'Industry-wide' memory flaw appears confined to HP

The notebook memory-module flaw that Hewlett-Packard identified last week as having the potential to cause problems for all...

The notebook memory-module flaw that Hewlett-Packard identified last week as having the potential to cause problems for all notebook manufacturers has thus far shown up only in HP notebooks, according to PC suppliers, memory manufacturers, and industry analysts.

Last Friday, HP announced it would offer a replacement for certain notebook memory chips found in about 900,000 of its notebooks. Users of those systems can download a utility from HP's website to determine if they have a flawed memory chip. The affected HP notebooks cut across several product lines and were shipped over the past two years.

The flaw occurs when a PC attempts to re-enter an active mode from a sleep mode. Under certain conditions, the memory module can hang and cause the system to crash, resulting in the loss of data.

The sleep mode that must be enabled to induce the flaw is known as C3. It is the deepest level of sleep that a processor can enter to save power, according to documentation for the Advanced Configuration and Power Interface standard used by PC and processor suppliers to manage power consumption. Some notebook suppliers put the processor into this state when the user presses the sleep button, or when the notebook is left idle for an extended period of time.

Some notebook suppliers also use the C3 sleep mode to actively manage power consumption by putting the processor into C3 mode thousands of times a second during gaps in application activity. The likelihood of the system crashing is much greater when the C3 mode is entered and exited so frequently, said Ronald Kasic, director of customer engineering and sustaining marketing for HP.

For those crashes to occur, the C3 sleep mode must be used in conjunction with the 845, 852, or 855 mobile chipsets from Intel, processors that support the C3 state, and certain memory chips from Micron Technology, Samsung Electronics, Winbond Electronics, and Infineon Technologies, HP said.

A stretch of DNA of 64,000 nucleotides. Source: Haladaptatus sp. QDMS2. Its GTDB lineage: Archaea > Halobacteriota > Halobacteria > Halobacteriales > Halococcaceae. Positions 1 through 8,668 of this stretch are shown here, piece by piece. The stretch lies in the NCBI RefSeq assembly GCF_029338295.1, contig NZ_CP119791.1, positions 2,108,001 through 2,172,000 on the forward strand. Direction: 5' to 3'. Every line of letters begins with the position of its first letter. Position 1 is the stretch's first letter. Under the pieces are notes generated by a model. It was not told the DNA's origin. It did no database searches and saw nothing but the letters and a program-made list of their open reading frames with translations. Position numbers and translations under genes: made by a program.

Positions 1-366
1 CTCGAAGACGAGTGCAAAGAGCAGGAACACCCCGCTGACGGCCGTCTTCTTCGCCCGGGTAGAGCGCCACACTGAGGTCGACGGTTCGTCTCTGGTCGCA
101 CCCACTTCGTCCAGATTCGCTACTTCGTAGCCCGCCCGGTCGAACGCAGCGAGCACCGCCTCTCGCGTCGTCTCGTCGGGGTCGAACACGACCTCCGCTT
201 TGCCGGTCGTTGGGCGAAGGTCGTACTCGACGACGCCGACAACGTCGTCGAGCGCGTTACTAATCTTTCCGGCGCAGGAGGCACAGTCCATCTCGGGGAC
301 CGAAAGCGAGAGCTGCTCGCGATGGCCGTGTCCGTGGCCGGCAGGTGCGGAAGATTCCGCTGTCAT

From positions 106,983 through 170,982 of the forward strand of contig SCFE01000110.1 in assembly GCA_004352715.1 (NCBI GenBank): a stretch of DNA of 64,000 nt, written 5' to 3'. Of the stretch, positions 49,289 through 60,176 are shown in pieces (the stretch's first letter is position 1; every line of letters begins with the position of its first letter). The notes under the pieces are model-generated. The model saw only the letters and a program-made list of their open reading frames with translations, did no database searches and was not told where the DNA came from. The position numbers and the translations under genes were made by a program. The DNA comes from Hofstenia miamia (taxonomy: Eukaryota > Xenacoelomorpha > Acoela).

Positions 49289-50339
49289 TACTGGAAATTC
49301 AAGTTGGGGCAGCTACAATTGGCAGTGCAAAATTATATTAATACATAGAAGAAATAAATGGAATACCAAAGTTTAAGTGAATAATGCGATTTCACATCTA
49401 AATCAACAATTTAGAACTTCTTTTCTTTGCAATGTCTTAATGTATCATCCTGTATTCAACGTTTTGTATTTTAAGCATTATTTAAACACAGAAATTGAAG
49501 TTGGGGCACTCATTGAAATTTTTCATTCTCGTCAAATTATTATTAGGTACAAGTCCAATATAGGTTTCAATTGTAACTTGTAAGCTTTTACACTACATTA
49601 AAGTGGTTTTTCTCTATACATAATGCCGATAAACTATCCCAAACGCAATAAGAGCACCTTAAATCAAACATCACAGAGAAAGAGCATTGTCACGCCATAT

The Infineon chips affected by the flaw were a limited number of 256Mbyte dual inline memory modules (Dimms) shipped in the first part of 2003, Infineon said. The chips made up a very small portion of the notebook Dimms shipped by Infineon during that period and no other memory modules have been discovered with the flaws since then, the company said.

Samsung has not received any reports of problems or flaws from customers other than HP. Micron and Winbond were not available for comment.

IBM discovered the issue while testing memory chips in its Thinkpad notebooks. "At this point in time, we haven't detected any problems with qualified memory sources consistent with HP's reported problems. We did detect problems previously, and we disqualified those memory parts," said IBM.

Gateway, Dell and Toshiba said they had not received any reports of problems to their notebooks.

Most PC suppliers do not use the C3 sleep state because the lighter power-saving states provide the greatest overall benefits, said Roger Kay, vice-president of client computing with analyst IDC. For example, the C3 state requires the operating system to manage certain parts of the chip while in that state, while the lighter states do not require any intervention on the part of software, according to the ACPI documentation.

However, HP described the combination of the C3 sleep state and the Intel chipsets as a "very prevalent architecture used in the industry" on its list of frequently asked questions about the memory issue on its website.

But the fact that no other suppliers have reported problems and that two suppliers discovered similar problems in testing raises questions as to whether HP simply missed the issue in its own testing, and attempted to portray the flaw as an industry issue to avoid that perception.

HP did not discover the flaw during preliminary testing because the probability of the issue occurring is extremely low and dependent on the user's configuration, it said on its memory recall web page.

"We stand 100% behind the claim that this is an industry-wide problem. If you are using those core components, you have the potential to be impacted by this," said Mike Hockey, an HP spokesman.

HP notebook users can visit an HP web page (h30090.www3.hp.com/mmrp/) for more information.

Tom Krazit writes for IDG News Service

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